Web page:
Our evening out came to a close. Just as I had managed to kick my arthritic hip over the frame of my bike, the flash of light and roar of thunder consumed the summer night. Without much warning, it began to pour. Everyone knows that you get more wet when you ride your bike, and we were at least thirty minutes away from home. 

So as fate would have it, I found myself back in square one, and back in this most insufferable situation:



The metro was just as smelly, hot, and crowded as I remembered it. The only difference was that now I was with my cyclette, and my boyfriend. 

I know what you're thinking- that I'm exaggerating the pain of this experience. In fact I do agree that the photo above seems to imply a relative ease of navigation. But I assure you that taking a bicycle on the metro is a very stressful experience. Mine is a country cruiser, not a titanium road bike, shit is HEAVY. And if you manage to make it down the stairs without the need for an ambulance and a neckbrace, congratulations, but you still have to negotiate it through the turnstyle, and that will bruise your ego at best. Then you have to be brave enough to withstand the stares of death from people who are jealous that you have such a gorgeous bike and they only have their legs angry that you are occupying three seats, two of which are completely vacant.

Now, just a small digression to say that one common feature of mine and Giulio's personality is our mutual hatred for people who push their way onto the metro before those who need to exit have a chance to get off. It's something not only so obviously inefficient for everyone, but also rude as fuck. (Sorry for the expletive, mom, but it really makes me rage.)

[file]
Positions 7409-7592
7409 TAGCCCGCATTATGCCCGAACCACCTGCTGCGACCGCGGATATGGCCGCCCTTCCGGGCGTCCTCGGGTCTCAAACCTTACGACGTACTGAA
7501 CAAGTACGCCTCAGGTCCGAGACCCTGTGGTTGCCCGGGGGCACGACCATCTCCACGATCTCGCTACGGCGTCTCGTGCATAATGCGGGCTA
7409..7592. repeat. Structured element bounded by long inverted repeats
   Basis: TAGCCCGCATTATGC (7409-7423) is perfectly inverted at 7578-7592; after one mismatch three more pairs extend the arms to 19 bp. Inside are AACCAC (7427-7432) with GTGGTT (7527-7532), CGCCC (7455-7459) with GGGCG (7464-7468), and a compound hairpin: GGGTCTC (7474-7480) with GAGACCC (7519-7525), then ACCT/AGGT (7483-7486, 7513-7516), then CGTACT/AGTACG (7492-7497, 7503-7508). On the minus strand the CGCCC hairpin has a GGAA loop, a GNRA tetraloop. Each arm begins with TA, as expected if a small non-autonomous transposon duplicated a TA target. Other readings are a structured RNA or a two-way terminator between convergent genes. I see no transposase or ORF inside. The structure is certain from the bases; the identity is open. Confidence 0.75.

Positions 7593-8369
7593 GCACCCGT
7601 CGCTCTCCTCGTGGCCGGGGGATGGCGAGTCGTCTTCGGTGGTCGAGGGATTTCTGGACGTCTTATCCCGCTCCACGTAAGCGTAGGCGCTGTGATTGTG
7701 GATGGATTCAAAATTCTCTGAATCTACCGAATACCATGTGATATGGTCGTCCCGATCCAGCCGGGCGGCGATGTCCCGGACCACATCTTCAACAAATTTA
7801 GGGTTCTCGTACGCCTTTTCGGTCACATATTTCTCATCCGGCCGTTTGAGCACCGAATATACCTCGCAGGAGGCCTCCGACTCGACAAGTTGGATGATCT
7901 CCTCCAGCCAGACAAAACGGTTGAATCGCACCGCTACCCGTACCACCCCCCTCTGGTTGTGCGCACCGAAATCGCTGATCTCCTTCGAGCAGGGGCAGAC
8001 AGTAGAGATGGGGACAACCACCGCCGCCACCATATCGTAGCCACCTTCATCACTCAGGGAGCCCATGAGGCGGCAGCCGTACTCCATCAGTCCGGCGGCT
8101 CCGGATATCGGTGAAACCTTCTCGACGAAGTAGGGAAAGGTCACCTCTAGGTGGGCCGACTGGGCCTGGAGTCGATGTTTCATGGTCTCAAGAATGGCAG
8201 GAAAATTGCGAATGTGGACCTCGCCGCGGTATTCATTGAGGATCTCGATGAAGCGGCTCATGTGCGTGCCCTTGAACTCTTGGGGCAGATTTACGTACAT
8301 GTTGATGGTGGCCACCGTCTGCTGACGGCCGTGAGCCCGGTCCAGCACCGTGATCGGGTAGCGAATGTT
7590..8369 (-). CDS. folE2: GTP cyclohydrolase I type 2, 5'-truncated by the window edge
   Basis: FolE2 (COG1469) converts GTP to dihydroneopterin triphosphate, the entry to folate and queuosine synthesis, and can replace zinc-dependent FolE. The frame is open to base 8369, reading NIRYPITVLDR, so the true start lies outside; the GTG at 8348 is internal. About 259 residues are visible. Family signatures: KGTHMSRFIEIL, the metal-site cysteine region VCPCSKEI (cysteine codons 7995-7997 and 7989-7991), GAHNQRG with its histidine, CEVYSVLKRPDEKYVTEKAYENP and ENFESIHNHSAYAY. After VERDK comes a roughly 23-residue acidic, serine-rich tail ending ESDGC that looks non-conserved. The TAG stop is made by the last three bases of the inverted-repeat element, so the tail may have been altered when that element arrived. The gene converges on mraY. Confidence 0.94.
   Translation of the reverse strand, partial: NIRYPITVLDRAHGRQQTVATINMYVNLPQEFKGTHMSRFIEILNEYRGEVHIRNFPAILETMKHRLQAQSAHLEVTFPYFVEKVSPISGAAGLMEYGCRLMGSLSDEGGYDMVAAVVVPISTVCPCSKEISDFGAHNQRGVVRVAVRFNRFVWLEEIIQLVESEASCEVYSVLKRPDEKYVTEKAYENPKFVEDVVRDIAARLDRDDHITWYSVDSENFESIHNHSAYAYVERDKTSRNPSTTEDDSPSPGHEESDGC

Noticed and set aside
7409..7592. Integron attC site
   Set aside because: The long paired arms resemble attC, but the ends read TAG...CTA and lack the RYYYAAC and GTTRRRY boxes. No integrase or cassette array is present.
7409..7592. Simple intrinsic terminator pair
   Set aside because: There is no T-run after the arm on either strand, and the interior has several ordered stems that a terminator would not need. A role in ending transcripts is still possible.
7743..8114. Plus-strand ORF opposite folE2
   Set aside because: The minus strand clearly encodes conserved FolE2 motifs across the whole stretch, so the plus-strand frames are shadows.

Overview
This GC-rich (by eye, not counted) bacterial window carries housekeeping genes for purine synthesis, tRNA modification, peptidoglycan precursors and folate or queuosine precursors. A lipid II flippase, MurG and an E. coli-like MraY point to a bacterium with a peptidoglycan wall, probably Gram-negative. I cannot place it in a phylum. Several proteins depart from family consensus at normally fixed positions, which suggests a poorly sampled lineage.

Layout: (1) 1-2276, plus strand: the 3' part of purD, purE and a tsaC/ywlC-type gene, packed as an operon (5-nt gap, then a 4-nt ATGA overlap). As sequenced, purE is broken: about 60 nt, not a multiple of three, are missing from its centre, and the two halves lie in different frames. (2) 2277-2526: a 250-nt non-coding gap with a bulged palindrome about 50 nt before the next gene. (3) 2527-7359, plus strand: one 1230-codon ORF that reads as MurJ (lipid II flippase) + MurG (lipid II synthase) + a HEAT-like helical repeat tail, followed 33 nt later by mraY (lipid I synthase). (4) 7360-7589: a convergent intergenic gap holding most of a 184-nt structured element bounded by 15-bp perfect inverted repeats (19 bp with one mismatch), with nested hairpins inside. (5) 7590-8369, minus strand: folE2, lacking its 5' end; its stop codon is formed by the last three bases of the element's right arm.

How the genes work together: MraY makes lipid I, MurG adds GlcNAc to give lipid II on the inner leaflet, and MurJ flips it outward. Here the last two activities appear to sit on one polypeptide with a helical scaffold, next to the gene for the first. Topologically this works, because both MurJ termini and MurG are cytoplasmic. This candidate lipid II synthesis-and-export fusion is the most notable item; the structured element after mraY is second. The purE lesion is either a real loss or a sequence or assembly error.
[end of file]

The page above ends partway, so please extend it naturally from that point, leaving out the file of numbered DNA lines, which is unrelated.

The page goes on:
That balmy night on the metro with our cyclettes was no different. When we arrived at our destination and the sliding doors opened, we were faced by the usual herd of humans trying to push their way on. This episode was complicated by the fact that we were also responsible for a massive piece of machinery. I looked over at Giulio who was on the other side of the door, intolerantly pushing his way through the crowd and brilliantly using his bike as a sort of metropolitan tractor for the displacement of live humans. But just as I was admiring his always creative and tenacious spirit, I realized that this was about to go horribly wrong. Giulio was so consumed by his fight or flight instinct that he hadn't noticed that among the crowd he was trying to permeate was a group of middle-aged patrons with sunglasses and white sticks- a combination far too coincidental to rule out the possibility that they were all in fact, BLIND.  
It was war. I witnessed an unparalleled wrath as they angrily tried to push back against Giulio, wedging their sticks into the spokes of his tires much the same as cruel children do. Fortunately for Giulio's conscience, it was not until after he prevailed that he realized the barbaric nature of the situation, (and I assure you had they not been so aggressive, I wouldn't have thought it appropriate to laugh as much as I did). 

We managed to make it out of the metro and back home, but not totally without hiccup. My tires got stuck in the tracks of the tram (which I realize sounds funny, but is also a really good way to die). And now my extant fear of leaving the cyclette unattended in a world of blind gangsters has forced me to cache it on my balcony and off the streets, meanwhile I find myself serenely back to commuting via the lowbrow of the eyebrow. 



1 comment:

The Schumanator said...

Will you write my blog for me, too? It will be more interesting and fashionable if you do.